SASL Journal Vol. 1, No. 1 - Page 57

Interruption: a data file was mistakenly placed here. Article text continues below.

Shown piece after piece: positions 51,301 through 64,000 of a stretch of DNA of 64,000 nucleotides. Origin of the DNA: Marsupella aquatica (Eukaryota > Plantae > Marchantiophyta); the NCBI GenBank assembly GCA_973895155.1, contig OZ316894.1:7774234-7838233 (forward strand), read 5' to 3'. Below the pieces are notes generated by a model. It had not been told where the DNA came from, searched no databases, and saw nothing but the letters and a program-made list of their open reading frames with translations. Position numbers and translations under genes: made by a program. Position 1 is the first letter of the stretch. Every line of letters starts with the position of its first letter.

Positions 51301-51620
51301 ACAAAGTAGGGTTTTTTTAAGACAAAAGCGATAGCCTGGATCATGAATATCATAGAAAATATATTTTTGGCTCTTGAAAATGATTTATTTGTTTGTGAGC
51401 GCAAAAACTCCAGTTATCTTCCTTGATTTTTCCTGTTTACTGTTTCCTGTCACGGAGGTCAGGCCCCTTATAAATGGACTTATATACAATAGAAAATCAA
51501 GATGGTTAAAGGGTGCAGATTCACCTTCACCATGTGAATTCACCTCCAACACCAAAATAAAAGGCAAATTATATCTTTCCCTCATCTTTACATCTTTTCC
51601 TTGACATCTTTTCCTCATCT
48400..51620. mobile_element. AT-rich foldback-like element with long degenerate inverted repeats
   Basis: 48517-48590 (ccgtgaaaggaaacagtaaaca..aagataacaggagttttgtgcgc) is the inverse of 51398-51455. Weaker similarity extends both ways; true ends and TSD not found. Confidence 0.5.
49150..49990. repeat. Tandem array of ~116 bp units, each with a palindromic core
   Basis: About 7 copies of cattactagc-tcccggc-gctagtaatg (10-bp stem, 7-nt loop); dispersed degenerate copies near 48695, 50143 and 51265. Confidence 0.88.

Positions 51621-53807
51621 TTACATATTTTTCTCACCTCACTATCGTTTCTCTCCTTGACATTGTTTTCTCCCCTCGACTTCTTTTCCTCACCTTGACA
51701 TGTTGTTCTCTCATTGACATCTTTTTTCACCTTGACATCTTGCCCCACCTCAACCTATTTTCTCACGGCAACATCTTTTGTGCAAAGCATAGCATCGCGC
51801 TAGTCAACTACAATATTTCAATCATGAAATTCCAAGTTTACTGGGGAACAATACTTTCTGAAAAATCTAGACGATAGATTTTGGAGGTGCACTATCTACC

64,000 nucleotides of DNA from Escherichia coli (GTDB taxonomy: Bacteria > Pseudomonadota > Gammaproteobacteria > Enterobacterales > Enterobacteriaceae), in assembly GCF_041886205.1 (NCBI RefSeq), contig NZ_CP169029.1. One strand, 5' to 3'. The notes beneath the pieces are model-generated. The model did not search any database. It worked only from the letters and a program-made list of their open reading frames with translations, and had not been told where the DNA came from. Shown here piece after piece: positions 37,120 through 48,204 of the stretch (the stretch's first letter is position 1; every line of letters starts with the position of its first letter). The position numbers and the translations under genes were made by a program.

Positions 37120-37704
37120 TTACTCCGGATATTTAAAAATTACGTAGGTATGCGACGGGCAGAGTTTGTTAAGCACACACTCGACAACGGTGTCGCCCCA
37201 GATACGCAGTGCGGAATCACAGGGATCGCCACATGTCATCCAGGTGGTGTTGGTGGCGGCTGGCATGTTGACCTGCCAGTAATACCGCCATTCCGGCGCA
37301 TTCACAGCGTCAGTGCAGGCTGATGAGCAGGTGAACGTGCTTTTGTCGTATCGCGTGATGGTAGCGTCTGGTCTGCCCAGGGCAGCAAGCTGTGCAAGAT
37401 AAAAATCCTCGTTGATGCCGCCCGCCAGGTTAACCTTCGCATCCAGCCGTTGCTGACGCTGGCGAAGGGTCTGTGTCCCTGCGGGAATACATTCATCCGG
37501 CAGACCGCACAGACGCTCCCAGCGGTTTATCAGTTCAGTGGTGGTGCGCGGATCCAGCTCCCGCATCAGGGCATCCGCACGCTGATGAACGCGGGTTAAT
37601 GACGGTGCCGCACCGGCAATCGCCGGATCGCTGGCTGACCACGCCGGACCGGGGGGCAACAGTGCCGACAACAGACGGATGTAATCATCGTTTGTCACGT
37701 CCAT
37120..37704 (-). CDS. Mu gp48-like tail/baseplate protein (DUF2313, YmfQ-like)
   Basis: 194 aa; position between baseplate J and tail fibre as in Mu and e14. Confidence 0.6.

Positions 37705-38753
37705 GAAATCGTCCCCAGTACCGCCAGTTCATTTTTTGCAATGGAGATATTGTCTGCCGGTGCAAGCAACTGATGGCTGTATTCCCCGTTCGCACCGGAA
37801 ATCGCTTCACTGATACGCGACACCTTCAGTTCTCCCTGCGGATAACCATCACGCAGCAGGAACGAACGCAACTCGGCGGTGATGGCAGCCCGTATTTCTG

ASL Literature Byrne not stopped instructors from teaching the literary component of the signed language. However, a few decades have passed and it is time to pause and examine ASL literature in terms of legitimacy and quality. In-depth discussions about ASL literature will help affirm its value and improve its quality. This paper discusses four main topics: (1) the relationship between oral literature and ASL literature; (2) a comprehensive definition of ASL literature; (3) the question of translation; and (4) the taxonomy of ASL literary genres. Substantial information and some data come from the author’s doctoral dissertation, which was completed in 2013. This dissertation sought to develop a comprehensive definition of ASL literature and to organize its genres of original literary works. The methodology involved semi-structured interviews of eight deaf ASL users who are experts in the field of ASL and Deaf Studies. The experts had extensive knowledge of ASL literature as well as numerous years of experience teaching ASL language and literature courses. From an original pool of twelve experts, eight were available for interviews. They possessed a range of degrees from the bachelor’s level through the doctoral level and positions ranging from K – 12 educators and administrators to post-secondary faculty and researchers. Interviews were conducted in person or via videophone. All interviews were video recorded. Experts were asked four research questions related to legitimacy and quality of ASL literature. The questions were as follows: 1) At a time when there is increasing recognition of ASL literacy, how should ASL literature be defined? 2) What are the features that characterize ASL literature? 3) What would constitute such a literature (e.g., genres)? To what extent is there a comprehensive taxonomy of genres captured in VHS and DVD publications? 4) What are examples of ASL literary works included in this taxonomy? After collecting and transcribing data from the interviews, a cross-sectional analysis of the interviews was performed using a constant comparison method. The responses were analyzed and placed into categories for comparison. The process of categorizing was done by reading the transcribed text of the interviews, circling common responses, and developing categories for the responses. After completing the categorization process, the common categories were grouped around common responses for each research question. In the end, the experts were asked to read the transcription of their interviews for accuracy and validation. For understanding literature in general, it is worthwhile to consider the work of Roman Jakobson, a member of the Russian Formalism school in the early twentieth century. Originally published in Russian in 1921 by Jakobson and translated from Russian to English by Edward J. Brown in 1973, Jakobson (1973) explained that “the subject of literary scholarship is not literature but literariness (literaturnost), that is, that which makes of a given work a work of literature” (p. 62). The essence of literariness is defamiliarization. “The primary aim of literature…is to estrange or defamiliarize…by disrupting the modes of ordinary linguistic discourse, literature ‘makes strange’ the world of everyday perception and renews the reader’s lost capacity for fresh sensation” (Abrams & Harpham, 2015, p. 142). Kathy Torabi (2010) elaborated, “Defamiliarization causes the audience to confront the object on a different level, elevating and transforming it from something ordinary or practical into work that is considered art” (n.p.). For ASL literature, it is appropriate to expect that literariness and defamiliarization take place with signed language just as it is for spoken languages. As such, ASL students have the opportunity of experiencing a form of art when watching an accomplished signer performing on the videotape. SASLJ, Vol. 1, No. 1 – Fall/Winter 2017 57